"Hm," I thought, maybe 30 pages in. "People smarter 'n me think this novel is utterly brilliant, but it's lost on me." I felt a little like the guy standing in a museum, looking at a lauded abstract painting while thinking, "I just don't get it."

What carried me along, though, were contrasting elements of the story. The man and boy struggle to survive in a grey, desolate world where the only food available is what can be scavenged. They're heading south, because the man knows that he and his son cannot survive another winter in the north. The world seems utterly without hope. And yet, hope lives, tenaciously, in the love between father and son. The brutal, horrific portrayals of the world and its remaining inhabitants only serve to spotlight the connection between the boy and his dad. McCarthy writes, "Then they set out along the blacktop in the gunmetal light, shuffling through the ash, each the other's world entire."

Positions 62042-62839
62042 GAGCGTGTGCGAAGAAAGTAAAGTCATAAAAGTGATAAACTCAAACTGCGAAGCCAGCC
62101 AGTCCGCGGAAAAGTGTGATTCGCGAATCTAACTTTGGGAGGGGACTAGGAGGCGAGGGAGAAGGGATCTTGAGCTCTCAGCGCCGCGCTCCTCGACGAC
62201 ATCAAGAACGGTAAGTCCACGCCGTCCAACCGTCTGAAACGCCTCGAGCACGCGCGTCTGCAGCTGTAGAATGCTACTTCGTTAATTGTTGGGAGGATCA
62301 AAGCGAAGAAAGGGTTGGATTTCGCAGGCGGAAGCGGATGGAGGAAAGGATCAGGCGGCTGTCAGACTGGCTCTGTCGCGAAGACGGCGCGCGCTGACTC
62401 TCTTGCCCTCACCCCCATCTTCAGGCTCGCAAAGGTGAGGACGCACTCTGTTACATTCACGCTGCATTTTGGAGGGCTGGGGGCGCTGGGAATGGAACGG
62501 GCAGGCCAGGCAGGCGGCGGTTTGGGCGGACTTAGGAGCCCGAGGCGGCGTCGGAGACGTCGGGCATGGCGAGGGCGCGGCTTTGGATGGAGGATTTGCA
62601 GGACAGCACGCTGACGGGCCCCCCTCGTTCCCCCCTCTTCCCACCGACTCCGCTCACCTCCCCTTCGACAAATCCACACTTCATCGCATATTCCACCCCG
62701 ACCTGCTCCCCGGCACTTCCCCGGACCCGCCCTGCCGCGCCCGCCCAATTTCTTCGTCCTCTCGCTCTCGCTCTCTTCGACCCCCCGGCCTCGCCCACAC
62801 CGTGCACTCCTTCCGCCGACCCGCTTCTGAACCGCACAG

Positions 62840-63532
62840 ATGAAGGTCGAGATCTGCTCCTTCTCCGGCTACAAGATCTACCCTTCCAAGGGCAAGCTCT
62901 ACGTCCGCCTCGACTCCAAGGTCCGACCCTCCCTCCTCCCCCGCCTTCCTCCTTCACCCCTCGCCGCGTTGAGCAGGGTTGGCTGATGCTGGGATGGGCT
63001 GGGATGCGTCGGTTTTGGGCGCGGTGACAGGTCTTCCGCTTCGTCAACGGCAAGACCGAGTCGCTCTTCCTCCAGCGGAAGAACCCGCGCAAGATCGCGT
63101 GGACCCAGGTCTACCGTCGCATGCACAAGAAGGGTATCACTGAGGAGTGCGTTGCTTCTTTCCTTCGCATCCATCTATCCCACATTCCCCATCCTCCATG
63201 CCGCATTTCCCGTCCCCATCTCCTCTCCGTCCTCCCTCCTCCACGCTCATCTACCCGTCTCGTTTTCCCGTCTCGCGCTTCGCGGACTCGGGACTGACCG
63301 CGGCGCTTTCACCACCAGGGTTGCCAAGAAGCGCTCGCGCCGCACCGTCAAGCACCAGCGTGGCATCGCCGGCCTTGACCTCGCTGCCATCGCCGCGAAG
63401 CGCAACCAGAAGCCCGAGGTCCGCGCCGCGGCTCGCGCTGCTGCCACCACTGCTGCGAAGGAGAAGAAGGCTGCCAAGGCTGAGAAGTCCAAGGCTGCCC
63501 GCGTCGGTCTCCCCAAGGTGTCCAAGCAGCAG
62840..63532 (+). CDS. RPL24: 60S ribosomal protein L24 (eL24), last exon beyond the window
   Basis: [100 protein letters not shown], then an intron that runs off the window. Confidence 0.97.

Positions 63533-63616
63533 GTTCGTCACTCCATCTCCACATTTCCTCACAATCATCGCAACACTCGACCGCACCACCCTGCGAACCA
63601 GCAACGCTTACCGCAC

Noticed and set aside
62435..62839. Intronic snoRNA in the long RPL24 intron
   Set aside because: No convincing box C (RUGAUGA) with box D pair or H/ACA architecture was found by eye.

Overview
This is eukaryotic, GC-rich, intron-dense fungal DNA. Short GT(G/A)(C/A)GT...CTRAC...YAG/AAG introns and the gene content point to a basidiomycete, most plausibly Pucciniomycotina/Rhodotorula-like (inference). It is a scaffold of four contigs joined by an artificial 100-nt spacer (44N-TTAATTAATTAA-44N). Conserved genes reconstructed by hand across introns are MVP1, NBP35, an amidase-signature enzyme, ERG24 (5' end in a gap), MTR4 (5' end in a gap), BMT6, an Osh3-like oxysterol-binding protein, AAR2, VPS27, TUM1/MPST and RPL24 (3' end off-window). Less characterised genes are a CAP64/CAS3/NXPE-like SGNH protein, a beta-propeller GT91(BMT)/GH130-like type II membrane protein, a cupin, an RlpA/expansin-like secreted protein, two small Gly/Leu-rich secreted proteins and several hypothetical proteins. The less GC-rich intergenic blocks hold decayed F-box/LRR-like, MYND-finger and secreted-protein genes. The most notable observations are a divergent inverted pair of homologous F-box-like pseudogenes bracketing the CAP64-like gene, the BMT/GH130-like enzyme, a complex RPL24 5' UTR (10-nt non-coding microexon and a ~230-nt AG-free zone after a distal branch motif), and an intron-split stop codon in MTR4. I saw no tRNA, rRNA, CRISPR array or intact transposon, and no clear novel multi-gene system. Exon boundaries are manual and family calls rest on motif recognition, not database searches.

When I returned to the Amazon listing of The Road, I noted that McCarthy seldom uses quotation marks in dialogue in any of his books. That bugged the hell out of me early in the book. By the middle of the book, not so much. By the end, I hardly noticed the lack. Here's a passage of dialogue between father and son.

He was a long time going to sleep. After a while he turned and looked at the man. His face in the small light streaked with black from the rain like some old world thespian. Can I ask you something? he said.
Yes, of course.
Are we going to die?
Sometime. Not now.
And we're still going south.
So we'll be warm.
Okay what?
Nothing. Just okay.
Go to sleep.
I'm going to blow out the lamp. Is that okay?
Yes. That's okay.
And then later in the darkness: Can I ask you something?
Yes, of course you can.
What would you do if I died?
If you died I would want to die too.
So you could be with me?
Yes. So I could be with you.